Strategy of "more for more" could raise revenue in saturated mobile market.
Verizon Wireless built an impressively profitable mobile business by pitching itself as the most reliable high speed network, not the cheapest. Now the carrier is hoping it can fend off increasingly aggressive rivals with new features and higher prices.
On Wednesday, Verizon overhauled its main offerings for monthly customers, increasing most data allowances by 33%, adding a rollover feature for unused data and cutting prices for using phones in Mexico and Canada. But it also raised its standard monthly charges on all the new plans by as much as 17%.
For example, a 6 GB plan that cost $60 per month will be replaced by an 8 GB plan that costs $70. As with the prior plans, the data can be shared across up to 10 devices, with additional required charges of $20 per month for each smartphone line and $10 for tablets. Existing customers won’t be required to move to a new plan, Verizon said.
The revised strategy, call it “more for more,” comes as smaller carriers Sprint s and T-Mobile tmus remain intensely aggressive. Just before Verizon’s vz Wednesday announcement, T-Mobile offered half off for new lines added with 5 GB of data on its prepaid MetroPCS brand. And Sprint has been blanketing the television airwaves with advertisements for its promotion of rates that are half the fees charged by competitors.
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But Verizon executives say that customers will pay for the increased data allowances and superior quality of their network.
“Customers are using more and more data on our network,” Nancy Clark, senior vice president for marketing and operations, said in an interview with Fortune. “We needed to build bigger data plans and the value is better than ever.”
Over the past three years, Verizon’s smartphone customers have gone from using an average of 1 GB per month to 2.7 GB now.
“This is in no way a price increase,” Clark added. Measured by the amount of data customers get per dollar charged, the new Verizon plans represent a better deal that the old plans, Clark noted. The old 6 GB plan at $60 cost $10 per GB. The new 8 GB at $70 plan works out to only $8.75 per GB, a 13% drop, for example. And existing customers can keep their old plans if they wish, she said.
Like its larger mobile rival, AT&T t , Verizon lately seems to be at least partially following the successful playbook for gaining customers crafted by T-Mobile CEO John Legere and his team. Many of Verizon’s new features, including data rollover, eliminating high roaming fees in Canada and Mexico, and the end of overage charges (instead slowing the speed of data after an allowance runs out), were pioneered by T-Mobile.
Right at the top of its announcement of the new plans, Verizon said it was “solving customer pain points like fear of overages and bill uncertainty.” Almost two years ago, when T-Mobile introduced a data rollover feature called data stash, Legere called the overage fee a “pain point of staggering proportions.”
Unlike T-Mobile’s implementation, however, some of the new Verizon features won’t apply to all monthly customers. Subscribers on the new $35 to $70 per month plans, for example, will have to pay another $5 per month to avoid overage fees via the new “safety mode” option. They also don’t get the use of their calling, texting, and data without additional charges in Mexico and Canada. Instead, they’ll continue to need to pay $2 per day under Verizon’s TravelPass feature.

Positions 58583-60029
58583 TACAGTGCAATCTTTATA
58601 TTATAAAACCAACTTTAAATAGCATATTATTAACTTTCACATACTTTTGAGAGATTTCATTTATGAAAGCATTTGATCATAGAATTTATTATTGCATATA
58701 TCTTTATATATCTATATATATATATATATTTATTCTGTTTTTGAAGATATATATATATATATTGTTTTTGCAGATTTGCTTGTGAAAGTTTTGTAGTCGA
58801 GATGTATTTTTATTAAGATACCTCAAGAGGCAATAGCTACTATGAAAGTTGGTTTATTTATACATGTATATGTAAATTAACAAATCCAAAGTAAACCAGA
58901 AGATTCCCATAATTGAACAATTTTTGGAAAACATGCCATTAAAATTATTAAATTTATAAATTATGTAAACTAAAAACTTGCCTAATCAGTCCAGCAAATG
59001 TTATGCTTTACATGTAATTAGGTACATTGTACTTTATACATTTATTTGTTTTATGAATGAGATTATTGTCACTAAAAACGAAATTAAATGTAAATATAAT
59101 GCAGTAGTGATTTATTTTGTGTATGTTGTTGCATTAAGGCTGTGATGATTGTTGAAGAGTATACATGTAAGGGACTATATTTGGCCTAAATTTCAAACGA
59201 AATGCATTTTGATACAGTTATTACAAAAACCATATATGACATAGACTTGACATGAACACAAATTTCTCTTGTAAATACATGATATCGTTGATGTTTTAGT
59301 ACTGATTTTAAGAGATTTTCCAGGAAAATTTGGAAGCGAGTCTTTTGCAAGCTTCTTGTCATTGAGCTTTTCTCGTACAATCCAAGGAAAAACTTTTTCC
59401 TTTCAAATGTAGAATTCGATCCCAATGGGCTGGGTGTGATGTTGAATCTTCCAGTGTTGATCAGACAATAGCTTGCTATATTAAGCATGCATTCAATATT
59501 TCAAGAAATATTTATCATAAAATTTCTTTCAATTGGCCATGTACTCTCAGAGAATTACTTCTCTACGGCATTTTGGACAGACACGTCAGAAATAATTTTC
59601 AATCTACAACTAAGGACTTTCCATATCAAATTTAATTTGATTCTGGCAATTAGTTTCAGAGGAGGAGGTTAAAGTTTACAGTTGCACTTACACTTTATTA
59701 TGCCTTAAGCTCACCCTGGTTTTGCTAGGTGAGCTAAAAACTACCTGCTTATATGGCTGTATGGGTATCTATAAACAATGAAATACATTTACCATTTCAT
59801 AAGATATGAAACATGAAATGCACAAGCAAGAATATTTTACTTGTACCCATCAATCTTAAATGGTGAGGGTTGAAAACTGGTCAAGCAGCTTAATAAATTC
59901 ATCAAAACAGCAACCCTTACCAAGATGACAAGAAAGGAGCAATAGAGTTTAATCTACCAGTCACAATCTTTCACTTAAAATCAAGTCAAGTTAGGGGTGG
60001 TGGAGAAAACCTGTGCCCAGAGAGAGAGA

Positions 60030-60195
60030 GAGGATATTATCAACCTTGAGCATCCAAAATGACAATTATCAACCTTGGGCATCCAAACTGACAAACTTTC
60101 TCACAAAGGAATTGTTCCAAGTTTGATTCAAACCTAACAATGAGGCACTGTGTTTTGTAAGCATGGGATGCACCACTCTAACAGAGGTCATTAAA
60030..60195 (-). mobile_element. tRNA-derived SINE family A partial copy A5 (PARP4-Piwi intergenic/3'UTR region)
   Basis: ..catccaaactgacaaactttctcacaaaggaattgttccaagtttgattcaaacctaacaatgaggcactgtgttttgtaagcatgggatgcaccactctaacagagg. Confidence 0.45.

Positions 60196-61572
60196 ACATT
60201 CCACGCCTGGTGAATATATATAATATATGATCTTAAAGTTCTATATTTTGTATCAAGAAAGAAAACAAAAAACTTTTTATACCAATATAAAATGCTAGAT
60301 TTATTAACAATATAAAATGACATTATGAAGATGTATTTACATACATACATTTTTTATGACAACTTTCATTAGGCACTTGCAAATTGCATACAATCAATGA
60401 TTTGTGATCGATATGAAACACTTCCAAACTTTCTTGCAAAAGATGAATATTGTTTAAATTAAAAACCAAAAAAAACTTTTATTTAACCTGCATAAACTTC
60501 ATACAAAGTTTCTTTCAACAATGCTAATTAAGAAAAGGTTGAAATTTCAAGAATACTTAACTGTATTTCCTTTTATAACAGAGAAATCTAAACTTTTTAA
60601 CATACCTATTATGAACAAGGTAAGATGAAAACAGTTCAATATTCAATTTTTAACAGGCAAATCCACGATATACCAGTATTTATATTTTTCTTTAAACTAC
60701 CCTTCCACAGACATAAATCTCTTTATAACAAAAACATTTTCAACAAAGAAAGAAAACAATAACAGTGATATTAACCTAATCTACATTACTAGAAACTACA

Asked on call with reporters why the cheaper plans had to pay more for some features, Verizon’s Clark said customers on more expensive plans were more likely to benefit. “What we see is that customers who have higher data plans use more data and are the customers that really are the ones that can benefit from things like safety mode,” she said.
T-Mobile CEO Legere picked up on the additional charges in several tweets he made critiquing the new plans. Verizon “creates pain points, then charges more to solve the pain points created. Where have I heard this business model before?,” he tweeted, adding the hashtag #Sopranos.
Verizon’s gambit reflects the saturation of the U.S. mobile market, where there are already more phone lines than people, as well as a fear of igniting a price war, analysts said. “There’s very little growth left in the traditional parts of the wireless industry, and as such revenue growth has to come from increased revenue per user,” says Jan Dawson, chief analyst at Jackdaw Research. “But raising prices is always a risky business when you’re facing strong competition, especially on price.”
Verizon also said it was overhauling its smartphone app that customers can use to monitor their usage, add or change plan features, and pay their bill. Using the app, customers will be able to switch among the various data plans at anytime with no penalty, Verizon said.
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The carrier also said it would allow customers to connect certain kinds of smart devices, including smartwatches and Verizon’s Hum car monitoring dongle, without counting against the 10 device per account limit. Such connections will still cost $5 per month, each. Not many smartwatches yet connect directly to mobile networks, but that’s likely to change over the next few years.
Meanwhile, expect Verizon’s competitors to maintain the pressure.